Girls are always being taken, it seems. Within a temple’s sanctuary, you peer at the murals, painted women stolen by painted men, each face serene as praphodhisat. Safe at home, you sit with jostling family, the storyteller filling your ears with tales of heroes and brides.
You know what brides look like, of course: sculpted in beauty, skin smooth and lambent, hair long as a river and lustrous as silk. I’ve looked at women, wondering if they might be my bride—an impossibility, and in any case I’m ill-suited to marriage.
Once I spent an afternoon reflecting upon this. Lamentations on the irregularities of my face prompted Taphaothong to offer sisterly encouragement: “You’d better die and be reborn.” Her touch was soft, her voice was tart. My little sister always knew just the thing to say. She was lovely as a crow, sharp-eyed, dark, cackling.
My latest piece is up on The Dark. I was in the mood for a re-telling, and I’d never written horror or antagonistic siblings before, so I thought I’d give it a try.
A look through Fascinating Folktales of Thailand by Thanapol Lamduan Chadchaidee brought back a memory of the Klong Sa Bua market, where you can watch a performance of Kraithong in the water while eating wonderful snacks. Kraithong is an obvious candidate for horror—there’s at least one horror film already—but it is, perhaps, a less clear choice for a queer re-telling. It’s a straightforward tale about a hero wrestling monsters and being rewarded with marriage. I guess, if I were of a certain mindset, one way to do a queer re-telling would involve a woman punching a crocodile in the face to win her bride. But that’s still not enough substance for short fiction, imho (in my horse’s opinion), and I wanted to push harder to find said substance.
My starting point was the Thai wikipedia article on the tale—sounds comically basic but, let’s be honest, some people fail even at this. Longer descriptions, but not much deeper, except for the interesting fact that Chalawan may have been based on an actual crocodile which terrorised Phichit. All folk tales read with distant simplicity, but since Kraithong had an actual time and place attached to it (the reign of Rama II in Ayutthaya), I looked into longer examples of literature from that period and its accompanying scholarship to see if I could ground the story in something bigger.
Now, here’s something embarrassing: I discovered that I’d somehow gone 26 years as a Thai person without knowing about Khun Chang Khun Phaen (KCKP). The scholarship about its poetic language, construction throughout the reigns, and use of magic was absolutely fascinating.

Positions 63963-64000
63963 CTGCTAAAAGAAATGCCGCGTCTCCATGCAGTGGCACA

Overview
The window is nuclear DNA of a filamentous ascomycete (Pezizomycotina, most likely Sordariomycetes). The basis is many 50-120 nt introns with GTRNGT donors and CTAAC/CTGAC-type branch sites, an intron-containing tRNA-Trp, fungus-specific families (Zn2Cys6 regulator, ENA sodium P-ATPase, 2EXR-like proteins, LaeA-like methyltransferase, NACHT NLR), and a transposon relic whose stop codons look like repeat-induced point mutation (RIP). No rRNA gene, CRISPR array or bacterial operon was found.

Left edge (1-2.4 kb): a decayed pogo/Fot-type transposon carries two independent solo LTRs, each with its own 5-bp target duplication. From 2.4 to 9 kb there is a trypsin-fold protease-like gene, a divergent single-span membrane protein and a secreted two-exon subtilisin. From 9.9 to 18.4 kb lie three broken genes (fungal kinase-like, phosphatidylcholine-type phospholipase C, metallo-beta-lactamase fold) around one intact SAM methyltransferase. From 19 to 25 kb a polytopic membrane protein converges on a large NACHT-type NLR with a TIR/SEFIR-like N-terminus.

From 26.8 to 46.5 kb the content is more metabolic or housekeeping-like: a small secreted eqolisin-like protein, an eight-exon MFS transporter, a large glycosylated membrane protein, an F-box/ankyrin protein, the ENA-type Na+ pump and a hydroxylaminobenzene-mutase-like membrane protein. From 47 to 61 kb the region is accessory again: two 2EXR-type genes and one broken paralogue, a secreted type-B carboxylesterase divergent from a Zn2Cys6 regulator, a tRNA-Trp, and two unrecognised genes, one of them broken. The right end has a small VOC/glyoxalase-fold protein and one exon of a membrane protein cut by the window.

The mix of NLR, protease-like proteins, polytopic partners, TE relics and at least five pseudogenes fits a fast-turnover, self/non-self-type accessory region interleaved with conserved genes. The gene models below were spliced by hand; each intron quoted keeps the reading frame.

I got a better understanding of historical attitudes to women (not great, guys, but not worse than the rest of the world, let’s be real) and the looks and skills desirable in a wife. Phim gets more of a voice in the story than Taphaothong and Taphaokaew in Kraithong, who are not shown as having much decision in all the kidnapping, wooing, rescue, and marriage. That’s so boring. It doesn’t have to be that way.
Phim is written as spirited, unafraid to point out shoddy behaviour and state what she desires–and ends up dead. Ultimately, despite numerous attempts to assert her needs, her life is defined by men. Her looks hold power but it’s not enough to save her. The various authors could not conceive of any other fate for a female character–a shortcoming shared the world over and in every century, it seems.
Still, I noted with interest how female characters appraised men (they want to eat them up!) and the types of imagery used–I’d been wondering why ‘phim’ (the name, verb, and noun) meant ‘beautiful’ when applied to a person, and confirmed that it was meant to convey smooth, defined, idealised features, like that of relief mouldings. I wanted to capture the spirit of such language, but between the gaze of women-loving-women. (My birth name contains ‘Pim’ and it’s funny because my face is, uh, flat. But I don’t feel falsely singled out: loads of people’s names also contain ‘Pim’, irrespective of their actual looks.)
KCKP is stuffed with magic. Dudes can’t even breathe for all the mantras going on. I could see more clearly the ritual which structures the story and character of Kraithong, and it gave me a better idea of how to translate the use of magic in my own work.
And here we approach something I struggled with as I wrote. But first, let me tell you something: did you know that English people used to wall up dead cats in their houses for good luck? I saw it at Moyse’s Hall Museum, Bury St Edmunds. Things like this abound in England. Touch wood. Don’t walk under ladders. Tell it to the bees. Horse shoes for luck. Stir-up Sunday. But you wouldn’t go on about the superstitious British, or even specifically English people. You’d think: oh, this is just a thing, you know?
As I was researching and writing, I was aware of the fact that some readers from far outside the culture might see these rituals and think: lol, Thai people are so primitive and superstitious. It’s clearly set in the past, yes, but there is a tendency to broadly view contemporary Asian cultures as either backwards or in stasis, so some people are not great at separating the time periods. For me, it’s about showing the different facets of ritual: comfort, restriction, obsession, rhythm. We do retain some customs, but it takes a different meaning in our modern life, and tracing it back to when it was a vital ritual gave depth to my own belief. Well, it’s not belief, really… do I full-throatedly believe in khwan or karmic weight? Eh. Well, it’s just a thing, you know?